This morning started on a bad foot. We officially designated one of our dev machines as “pooched”.
Inside the application log was the dreaded ‘Aspnet_wp.exe Could Not Be Started’ message. I cringe at the sight of this message because it could be the result of any number of security or permission related mis-configurations. One way to start troubleshooting the problem is by enabling auditing and getting some tools from sysinternals.com. See my post Security Whodunit and read Anil’s comment.
Going through all the KB articles (linked below) and trouble-shooting steps did not solve the problem. After four hours, the computer was one runtime error away from being placed into a charcoal picnic grill outside the building and set on fire. That’s when we realized a second machine was complaining about certificate errors and not being able to connect to SQL Server.
Both of these machines had something in common. Some of our client’s have moved to using VPN solutions over SSL, and both machines were setup to use this. The advantages to this type of VPN are the ability to tunnel over port 443 from just about anywhere, and (in theory) there is no need for client software deployment. In fact, everywhere I look the VPN over SSL vendors insist there is no need to deploy software on the client and make messy configuration changes. This white paper even claims the technology gives you “clientless access”. Isn't that an oxymoron?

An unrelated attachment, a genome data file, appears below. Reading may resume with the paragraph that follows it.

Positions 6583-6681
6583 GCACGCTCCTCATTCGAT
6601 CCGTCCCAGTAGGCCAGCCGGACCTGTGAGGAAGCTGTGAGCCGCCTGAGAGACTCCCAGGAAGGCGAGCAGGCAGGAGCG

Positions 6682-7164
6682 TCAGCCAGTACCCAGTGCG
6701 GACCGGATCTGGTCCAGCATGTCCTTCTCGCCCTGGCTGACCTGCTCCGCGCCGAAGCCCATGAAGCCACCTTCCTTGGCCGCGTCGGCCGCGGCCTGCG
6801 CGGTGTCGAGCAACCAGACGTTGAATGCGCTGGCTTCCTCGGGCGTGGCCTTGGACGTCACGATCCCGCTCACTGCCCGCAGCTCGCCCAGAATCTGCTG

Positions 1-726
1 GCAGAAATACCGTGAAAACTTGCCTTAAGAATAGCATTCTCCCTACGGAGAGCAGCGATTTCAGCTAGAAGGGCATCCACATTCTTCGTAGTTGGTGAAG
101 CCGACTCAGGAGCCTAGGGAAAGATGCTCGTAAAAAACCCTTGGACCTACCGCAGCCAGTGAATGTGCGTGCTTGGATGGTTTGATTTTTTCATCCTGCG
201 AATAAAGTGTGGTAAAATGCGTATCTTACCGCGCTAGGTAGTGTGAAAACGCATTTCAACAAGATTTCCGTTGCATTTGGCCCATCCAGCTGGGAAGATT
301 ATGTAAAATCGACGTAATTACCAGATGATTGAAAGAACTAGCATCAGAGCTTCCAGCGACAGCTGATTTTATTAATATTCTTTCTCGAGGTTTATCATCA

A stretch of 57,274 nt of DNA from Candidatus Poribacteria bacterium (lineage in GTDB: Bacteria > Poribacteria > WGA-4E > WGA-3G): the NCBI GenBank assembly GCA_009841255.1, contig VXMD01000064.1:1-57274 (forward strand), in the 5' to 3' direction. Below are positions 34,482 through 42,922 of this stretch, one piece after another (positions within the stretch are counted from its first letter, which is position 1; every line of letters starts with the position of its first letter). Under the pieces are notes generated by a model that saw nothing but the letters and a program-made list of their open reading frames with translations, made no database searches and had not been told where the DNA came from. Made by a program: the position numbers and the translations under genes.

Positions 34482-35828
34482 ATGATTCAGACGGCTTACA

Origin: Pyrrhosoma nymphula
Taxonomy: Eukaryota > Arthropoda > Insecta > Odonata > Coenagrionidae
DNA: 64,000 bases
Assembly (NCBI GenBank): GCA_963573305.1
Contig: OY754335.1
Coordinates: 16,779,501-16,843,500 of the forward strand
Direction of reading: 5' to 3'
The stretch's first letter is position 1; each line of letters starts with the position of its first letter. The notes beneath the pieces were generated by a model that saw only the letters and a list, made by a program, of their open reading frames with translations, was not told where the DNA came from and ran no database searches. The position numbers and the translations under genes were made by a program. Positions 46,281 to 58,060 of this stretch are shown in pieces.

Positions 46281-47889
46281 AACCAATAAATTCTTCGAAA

You typically start a VPN over SSL session by browsing to a secure website outside the destination’s firewall and entering some credentials. The browser then asks if you want to install some signed ActiveX software onto your machine. I’m guessing since this is “clientless access” it doesn’t count as a software deployment. Nevertheless, after going into Add / Remove programs and instructing the software to uninstall from the clientless machine, ASP.NET worked perfectly again – even though the uninstall barfs on an access violation just before it completes.
The VPN software we were using was from Juniper networks. According to the signature, Neoteris wrote the ActiveX control. Neoteris, by the way, was bought by NetScreen, which in turn was bought by Juniper. You know when you are running an installation program and see signs of three different companies it’s going to be trouble. If this is a low cost deployment, then I want the Cisco IPSEC client back. Oh, I forgot, it's not really a deployment - it's clientless.
There are many other reasons you might see this error. It could be that the account for the ASP.NET worker process is disabled, missing, locked out, or you have the wrong password setup in machine.config. You might be trying to run ASP.NET on a domain controller. Alternatively, the ASP.NET process account might not have the permissions to access files that it needs, and woe to anyone who names their machine “SYSTEM”. These scenarios and fixes are described in the following KB articles.